Don't get me wrong, I like Linux. I just don't see the point of taking _consumer_ electronics and putting a different and slightly incompatible O/S on it.
"I just don't see the point of taking _consumer_ electronics and putting a different and slightly incompatible O/S on it"
Because you can?
The answer is obvious
My phone runs Debian. Sorry, Maemo, but come on, it's Debian. Why is that awesome, pray tell? Well, aside from the obvious bonus of not having an arbitrary abstraction layer keeping me away from my own hardware and sucking resources in the process, it means I don't have to do anything half-arsed.
I don't have to download some God-awful SSH client from the Market that will forget everything it was doing the minute I try to check my e-mail at the same time, and doesn't support landscape mode. I just hold a couple of buttons and up pops Bash, with ssh, grep, tail etc all ready to go. (Trying to do remote server admin on any portable device that isn't Linux-based is just PAINFUL, and potentially costly.)
I don't have to piss around with Opera Mini and Firefox Home, when Opera Mobile and Fennec are available.
I don't have to pay over the odds to get overly expensive shitty touchscreen remakes of games I never liked. My phone runs DOSbox!
I can edit code on my device without feeling like I've lost several fingers and my colour perception. What's Android got? SilverEdit? Give me a bloody break.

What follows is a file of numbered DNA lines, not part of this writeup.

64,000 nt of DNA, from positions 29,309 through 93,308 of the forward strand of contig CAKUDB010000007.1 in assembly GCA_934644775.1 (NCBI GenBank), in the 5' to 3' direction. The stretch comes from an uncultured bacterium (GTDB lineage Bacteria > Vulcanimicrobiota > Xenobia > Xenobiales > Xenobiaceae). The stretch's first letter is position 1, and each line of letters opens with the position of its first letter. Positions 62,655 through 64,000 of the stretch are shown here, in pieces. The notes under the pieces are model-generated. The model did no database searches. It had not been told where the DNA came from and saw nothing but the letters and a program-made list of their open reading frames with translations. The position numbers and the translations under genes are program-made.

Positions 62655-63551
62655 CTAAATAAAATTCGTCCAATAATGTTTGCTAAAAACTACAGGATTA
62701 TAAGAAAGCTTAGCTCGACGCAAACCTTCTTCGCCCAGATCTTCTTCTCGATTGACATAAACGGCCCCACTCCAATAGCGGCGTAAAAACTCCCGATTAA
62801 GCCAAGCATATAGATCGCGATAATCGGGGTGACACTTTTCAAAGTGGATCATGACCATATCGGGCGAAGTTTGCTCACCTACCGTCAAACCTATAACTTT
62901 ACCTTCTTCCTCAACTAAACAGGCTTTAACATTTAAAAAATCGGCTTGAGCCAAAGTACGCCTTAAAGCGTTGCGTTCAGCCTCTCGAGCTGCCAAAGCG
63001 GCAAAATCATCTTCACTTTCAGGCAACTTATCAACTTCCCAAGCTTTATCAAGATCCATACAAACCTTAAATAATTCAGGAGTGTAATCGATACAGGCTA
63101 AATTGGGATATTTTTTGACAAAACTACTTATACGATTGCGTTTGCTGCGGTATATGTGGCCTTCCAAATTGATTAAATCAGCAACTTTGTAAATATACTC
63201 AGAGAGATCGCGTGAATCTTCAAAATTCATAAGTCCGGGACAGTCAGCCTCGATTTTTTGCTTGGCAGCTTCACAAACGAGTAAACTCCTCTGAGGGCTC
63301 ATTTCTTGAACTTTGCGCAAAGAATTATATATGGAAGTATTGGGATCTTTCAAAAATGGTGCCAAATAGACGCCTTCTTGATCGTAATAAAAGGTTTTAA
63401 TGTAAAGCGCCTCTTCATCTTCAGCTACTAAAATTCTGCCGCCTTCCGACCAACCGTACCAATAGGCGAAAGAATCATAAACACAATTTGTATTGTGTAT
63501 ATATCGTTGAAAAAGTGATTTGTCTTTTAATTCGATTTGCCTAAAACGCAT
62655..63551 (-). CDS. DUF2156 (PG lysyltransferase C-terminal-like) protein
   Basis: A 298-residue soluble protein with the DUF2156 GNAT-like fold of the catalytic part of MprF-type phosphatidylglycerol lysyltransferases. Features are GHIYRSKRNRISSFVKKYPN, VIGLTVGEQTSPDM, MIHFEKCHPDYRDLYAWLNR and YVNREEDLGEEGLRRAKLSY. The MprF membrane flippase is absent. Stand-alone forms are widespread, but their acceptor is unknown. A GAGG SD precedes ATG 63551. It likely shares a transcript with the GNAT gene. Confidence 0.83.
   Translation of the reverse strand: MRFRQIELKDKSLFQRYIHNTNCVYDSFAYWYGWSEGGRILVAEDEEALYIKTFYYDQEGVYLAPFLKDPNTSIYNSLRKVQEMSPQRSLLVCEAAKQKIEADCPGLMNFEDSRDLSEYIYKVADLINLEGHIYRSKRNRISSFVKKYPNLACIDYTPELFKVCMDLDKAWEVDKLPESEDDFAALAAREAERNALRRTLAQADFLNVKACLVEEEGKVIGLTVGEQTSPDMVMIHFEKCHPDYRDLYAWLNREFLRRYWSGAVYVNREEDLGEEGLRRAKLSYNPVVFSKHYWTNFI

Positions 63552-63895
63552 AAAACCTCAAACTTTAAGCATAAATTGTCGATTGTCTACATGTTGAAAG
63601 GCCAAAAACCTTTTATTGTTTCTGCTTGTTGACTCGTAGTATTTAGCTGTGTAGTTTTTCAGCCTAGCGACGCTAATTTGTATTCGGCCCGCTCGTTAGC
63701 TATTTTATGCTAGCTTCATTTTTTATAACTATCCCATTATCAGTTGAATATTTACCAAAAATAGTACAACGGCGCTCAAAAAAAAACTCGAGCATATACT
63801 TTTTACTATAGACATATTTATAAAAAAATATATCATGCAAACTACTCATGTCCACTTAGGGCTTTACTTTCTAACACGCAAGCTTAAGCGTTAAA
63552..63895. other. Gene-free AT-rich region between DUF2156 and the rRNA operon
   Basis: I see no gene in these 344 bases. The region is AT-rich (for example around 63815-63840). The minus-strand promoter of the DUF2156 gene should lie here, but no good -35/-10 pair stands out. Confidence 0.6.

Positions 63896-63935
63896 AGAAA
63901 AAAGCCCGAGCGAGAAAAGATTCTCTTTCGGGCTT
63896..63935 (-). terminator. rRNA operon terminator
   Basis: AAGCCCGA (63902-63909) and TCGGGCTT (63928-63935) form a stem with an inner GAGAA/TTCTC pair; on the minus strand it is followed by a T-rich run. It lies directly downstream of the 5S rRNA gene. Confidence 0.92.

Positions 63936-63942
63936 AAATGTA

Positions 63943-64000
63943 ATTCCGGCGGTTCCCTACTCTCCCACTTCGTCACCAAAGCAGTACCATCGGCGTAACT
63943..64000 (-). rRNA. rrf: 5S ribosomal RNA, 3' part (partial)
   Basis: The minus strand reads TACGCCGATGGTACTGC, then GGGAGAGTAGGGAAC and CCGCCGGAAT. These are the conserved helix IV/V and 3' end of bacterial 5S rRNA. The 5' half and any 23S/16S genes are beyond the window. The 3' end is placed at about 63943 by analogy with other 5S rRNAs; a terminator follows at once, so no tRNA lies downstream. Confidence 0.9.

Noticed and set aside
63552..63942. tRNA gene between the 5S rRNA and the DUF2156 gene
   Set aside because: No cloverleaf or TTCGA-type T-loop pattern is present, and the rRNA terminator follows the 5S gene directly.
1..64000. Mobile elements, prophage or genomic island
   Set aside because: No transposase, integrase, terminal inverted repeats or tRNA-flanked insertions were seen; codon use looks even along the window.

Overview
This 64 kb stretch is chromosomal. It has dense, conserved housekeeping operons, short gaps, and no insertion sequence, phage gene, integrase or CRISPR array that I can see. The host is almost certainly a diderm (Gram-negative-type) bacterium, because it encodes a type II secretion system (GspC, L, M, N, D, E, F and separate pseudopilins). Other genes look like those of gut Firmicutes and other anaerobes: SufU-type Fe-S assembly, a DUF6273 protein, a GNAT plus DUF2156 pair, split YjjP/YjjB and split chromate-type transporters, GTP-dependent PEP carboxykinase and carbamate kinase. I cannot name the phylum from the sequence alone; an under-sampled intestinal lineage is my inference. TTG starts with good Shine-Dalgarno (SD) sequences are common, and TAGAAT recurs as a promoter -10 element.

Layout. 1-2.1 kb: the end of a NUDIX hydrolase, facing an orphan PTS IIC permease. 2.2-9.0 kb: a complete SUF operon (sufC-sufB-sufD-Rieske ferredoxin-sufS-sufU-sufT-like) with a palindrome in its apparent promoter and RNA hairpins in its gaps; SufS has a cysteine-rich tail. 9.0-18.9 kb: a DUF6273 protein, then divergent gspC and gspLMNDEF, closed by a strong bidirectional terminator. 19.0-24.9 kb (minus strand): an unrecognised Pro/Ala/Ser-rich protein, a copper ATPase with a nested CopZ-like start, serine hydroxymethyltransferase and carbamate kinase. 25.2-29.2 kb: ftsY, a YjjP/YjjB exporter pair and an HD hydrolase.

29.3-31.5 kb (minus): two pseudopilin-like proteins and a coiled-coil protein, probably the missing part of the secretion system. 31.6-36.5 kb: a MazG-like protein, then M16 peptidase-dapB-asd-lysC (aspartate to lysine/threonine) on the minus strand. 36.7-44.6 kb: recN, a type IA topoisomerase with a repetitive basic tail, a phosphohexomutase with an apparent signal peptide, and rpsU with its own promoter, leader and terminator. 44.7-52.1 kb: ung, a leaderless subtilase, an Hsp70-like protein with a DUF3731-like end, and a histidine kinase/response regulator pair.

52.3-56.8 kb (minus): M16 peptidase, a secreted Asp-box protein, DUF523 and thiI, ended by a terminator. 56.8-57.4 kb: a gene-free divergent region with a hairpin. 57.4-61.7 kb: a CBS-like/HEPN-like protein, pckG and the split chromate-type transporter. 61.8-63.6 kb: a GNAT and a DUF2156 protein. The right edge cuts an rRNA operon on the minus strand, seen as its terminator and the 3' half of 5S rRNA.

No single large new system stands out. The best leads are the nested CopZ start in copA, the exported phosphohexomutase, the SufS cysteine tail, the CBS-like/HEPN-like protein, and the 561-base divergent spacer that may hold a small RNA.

I can dick about with my device as much as I like, binding PS3 controllers to it and playing Mario World on the projector at work in my lunchbreak, and no-one will tell me I'm not allowed to, nor do I have to re-flash the device to pull that off.
*That's* why you put Linux on the device. Not because it's supposedly not as polished, not because it takes some tweaks to get working, but because it means you can do more with the device, with less interference, for no cash.
The first person I showed this article to came out with "nice machine, but if I can't get Android off it, then knackers to it." Personally I'd love to have this thing dual boot a Linux distro and MeeGo Tablet, just for a laugh.
As an Android Fanboi, I'd like to be the first to
Buy you a beer. You make excellent points all around.